The Supreme Court on Friday directed the central government to ban import of all hazardous/toxic wastes identified and declared to be so under the BASEL Convention.
India is a signatory to the BASEL Convention, 1989 that prohibits the import of certain hazardous substances on which there is a total ban. It also imposes certain obligations on the party states to take positive measures to minimise consequences of hazardous wastes for human health and environment.
A bench headed by justice Altmas Kabir made it clear that according to the apex court’s October 13, 1997 and October 14, 2003 orders, ship-breaking operations could not be allowed to continue without strictly adhering to precautionary principles, Central Pollution Control Board guidelines and without taking proper safeguards.The verdict has implications for India’s ship-breaking industry, which has been feeding on foreign ships carrying hazardous waste, often in utter disregard to environmental and public health safety norms.
Acting on a public interest litigation filed by environmentalist Vandana Shiva-led Research Foundation for Science, Technology and Natural Resource Policy, the bench directed the government to bring the Hazardous Wastes (Management & Handling) Rules, 1989, in line with the BASEL Convention.
The bench also asked the government to amend the rules so as to bring them in harmony with Articles 21 (right to life), 47 (Duty of the State to raise the level of nutrition and the standard of living and to improve public health) and 48A (Protection and improvement of environment and safeguarding of forests and wild life) of the Constitution.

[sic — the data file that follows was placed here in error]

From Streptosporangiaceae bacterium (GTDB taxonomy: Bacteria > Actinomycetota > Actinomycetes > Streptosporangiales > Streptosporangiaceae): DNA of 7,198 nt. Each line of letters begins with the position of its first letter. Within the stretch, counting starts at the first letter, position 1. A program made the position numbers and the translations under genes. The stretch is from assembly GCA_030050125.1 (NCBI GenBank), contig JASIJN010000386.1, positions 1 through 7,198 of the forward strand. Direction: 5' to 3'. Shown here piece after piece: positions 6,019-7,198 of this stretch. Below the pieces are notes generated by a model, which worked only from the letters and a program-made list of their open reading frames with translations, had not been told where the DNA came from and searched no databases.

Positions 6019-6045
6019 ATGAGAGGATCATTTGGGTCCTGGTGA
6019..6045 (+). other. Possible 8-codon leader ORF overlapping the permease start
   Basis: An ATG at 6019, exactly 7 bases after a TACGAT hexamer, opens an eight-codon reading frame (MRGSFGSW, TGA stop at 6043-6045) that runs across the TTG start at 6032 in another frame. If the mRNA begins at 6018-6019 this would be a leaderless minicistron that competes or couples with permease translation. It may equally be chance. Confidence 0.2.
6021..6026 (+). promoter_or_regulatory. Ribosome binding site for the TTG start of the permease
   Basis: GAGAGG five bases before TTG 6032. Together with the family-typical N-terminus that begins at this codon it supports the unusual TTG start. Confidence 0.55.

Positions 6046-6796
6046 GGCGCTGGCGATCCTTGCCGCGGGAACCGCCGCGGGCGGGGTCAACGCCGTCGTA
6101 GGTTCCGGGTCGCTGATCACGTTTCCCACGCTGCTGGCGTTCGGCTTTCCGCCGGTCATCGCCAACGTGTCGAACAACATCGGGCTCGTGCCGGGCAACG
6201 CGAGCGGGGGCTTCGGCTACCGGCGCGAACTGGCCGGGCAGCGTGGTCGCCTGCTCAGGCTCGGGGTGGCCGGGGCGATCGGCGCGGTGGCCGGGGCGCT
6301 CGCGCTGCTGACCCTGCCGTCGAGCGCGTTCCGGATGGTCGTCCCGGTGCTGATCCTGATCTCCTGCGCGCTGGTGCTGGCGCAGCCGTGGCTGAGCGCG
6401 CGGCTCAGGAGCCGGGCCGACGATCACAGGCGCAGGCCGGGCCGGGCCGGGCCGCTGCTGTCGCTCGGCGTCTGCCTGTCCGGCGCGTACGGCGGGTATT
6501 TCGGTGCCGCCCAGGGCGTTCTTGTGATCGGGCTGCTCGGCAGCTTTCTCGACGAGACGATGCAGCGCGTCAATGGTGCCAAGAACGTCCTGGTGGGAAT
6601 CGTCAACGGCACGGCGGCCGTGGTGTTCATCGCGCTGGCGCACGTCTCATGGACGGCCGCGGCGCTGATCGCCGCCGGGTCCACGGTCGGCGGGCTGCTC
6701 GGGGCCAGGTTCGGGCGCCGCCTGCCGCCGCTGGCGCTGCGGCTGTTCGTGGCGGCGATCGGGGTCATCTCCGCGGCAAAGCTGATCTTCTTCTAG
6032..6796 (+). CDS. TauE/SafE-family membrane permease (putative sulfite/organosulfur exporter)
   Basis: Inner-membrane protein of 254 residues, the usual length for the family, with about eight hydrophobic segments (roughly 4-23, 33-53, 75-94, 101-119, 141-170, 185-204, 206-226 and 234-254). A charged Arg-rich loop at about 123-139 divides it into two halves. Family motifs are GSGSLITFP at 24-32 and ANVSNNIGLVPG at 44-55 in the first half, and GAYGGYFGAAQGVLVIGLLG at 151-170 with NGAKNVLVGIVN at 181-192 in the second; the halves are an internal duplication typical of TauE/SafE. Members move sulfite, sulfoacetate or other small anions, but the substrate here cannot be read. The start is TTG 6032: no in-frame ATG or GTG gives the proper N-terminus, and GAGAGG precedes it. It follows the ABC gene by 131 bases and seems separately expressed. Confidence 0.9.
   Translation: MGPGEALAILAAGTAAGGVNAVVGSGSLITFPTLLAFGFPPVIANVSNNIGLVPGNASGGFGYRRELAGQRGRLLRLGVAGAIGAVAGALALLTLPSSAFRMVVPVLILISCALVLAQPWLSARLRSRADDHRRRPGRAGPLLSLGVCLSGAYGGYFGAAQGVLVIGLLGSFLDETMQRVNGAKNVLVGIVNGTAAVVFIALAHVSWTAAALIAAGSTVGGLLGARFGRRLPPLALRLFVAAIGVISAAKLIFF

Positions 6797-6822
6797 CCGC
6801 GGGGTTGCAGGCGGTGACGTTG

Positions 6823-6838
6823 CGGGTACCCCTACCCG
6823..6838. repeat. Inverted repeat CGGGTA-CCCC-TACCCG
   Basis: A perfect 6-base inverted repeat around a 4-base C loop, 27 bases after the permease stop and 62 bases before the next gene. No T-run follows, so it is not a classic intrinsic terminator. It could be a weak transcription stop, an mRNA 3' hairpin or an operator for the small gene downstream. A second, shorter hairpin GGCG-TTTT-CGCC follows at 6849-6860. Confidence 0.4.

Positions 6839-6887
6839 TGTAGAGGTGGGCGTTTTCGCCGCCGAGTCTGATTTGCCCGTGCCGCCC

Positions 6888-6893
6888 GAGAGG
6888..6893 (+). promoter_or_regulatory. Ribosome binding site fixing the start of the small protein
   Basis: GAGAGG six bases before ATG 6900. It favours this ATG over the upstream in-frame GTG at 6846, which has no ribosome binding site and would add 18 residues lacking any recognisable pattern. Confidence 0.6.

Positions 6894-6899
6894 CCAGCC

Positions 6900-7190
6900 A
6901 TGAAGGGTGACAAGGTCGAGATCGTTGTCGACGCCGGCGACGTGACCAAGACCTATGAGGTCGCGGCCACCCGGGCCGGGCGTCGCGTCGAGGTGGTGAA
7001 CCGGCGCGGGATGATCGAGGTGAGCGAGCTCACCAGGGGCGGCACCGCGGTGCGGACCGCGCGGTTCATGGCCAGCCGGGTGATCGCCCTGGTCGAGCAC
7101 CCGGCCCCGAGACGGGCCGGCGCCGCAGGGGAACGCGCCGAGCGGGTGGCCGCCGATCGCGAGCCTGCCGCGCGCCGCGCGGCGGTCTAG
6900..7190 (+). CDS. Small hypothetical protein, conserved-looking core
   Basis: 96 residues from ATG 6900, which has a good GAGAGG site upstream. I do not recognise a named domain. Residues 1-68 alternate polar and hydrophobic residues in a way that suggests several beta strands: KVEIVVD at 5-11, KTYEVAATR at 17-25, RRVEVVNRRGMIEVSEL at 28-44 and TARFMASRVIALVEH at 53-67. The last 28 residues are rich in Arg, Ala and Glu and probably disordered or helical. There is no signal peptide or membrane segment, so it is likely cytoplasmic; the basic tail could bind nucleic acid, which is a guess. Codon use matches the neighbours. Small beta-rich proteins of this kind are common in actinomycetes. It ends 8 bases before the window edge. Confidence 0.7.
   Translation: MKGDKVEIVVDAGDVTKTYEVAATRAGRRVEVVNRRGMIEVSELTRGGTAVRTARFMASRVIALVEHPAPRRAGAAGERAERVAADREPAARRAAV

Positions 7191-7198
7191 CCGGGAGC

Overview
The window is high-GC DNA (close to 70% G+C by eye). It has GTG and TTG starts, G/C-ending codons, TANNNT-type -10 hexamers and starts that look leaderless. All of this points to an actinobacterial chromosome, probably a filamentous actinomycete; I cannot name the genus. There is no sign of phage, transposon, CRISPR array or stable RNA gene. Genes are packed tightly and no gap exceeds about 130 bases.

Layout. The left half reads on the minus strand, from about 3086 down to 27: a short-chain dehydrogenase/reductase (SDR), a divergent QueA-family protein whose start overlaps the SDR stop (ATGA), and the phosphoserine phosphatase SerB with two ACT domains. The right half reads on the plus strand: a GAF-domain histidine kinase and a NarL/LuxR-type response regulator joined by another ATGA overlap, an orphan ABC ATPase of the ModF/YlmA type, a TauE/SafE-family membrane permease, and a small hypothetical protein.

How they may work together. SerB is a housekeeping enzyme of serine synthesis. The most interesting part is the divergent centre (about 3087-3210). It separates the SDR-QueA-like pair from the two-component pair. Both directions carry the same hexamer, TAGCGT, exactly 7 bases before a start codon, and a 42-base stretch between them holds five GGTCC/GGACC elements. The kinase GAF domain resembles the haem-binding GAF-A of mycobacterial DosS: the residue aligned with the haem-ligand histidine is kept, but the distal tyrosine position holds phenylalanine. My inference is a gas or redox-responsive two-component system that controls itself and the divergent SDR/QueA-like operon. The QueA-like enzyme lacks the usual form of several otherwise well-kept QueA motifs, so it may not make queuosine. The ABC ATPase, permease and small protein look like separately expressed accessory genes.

In its petition filed in 1995, the Foundation had sought direction to the centre to ban all imports of all hazardous/toxic wastes and amend of rules in conformity with the BASEL Convention and provisions of India’s constitution.
It had contended that in the absence of adequate protection to the workers and public and without any provision of sound environment management of disposal of hazardous/toxic wastes, the Hazardous Wastes (Management & Handling) Rules, 1989 were unconstitutional as they violated citizens’ fundamental rights.
But the bench did not declare the Rules unconstitutional. Instead, it directed the government to amend the rules keeping in view the BASEL Contention and constitutional provisions.
“India is a signatory, both to the BASEL Convention as also the MARPOL Convention, and is, therefore, under an obligation to ensure that the same are duly implemented in relation to import of hazardous wastes into the country,” the bench said.
Under the MARPOL Convention the signatory countries are under an obligation to accept the discharge of oil wastes from ships in order to prevent pollution of the seas.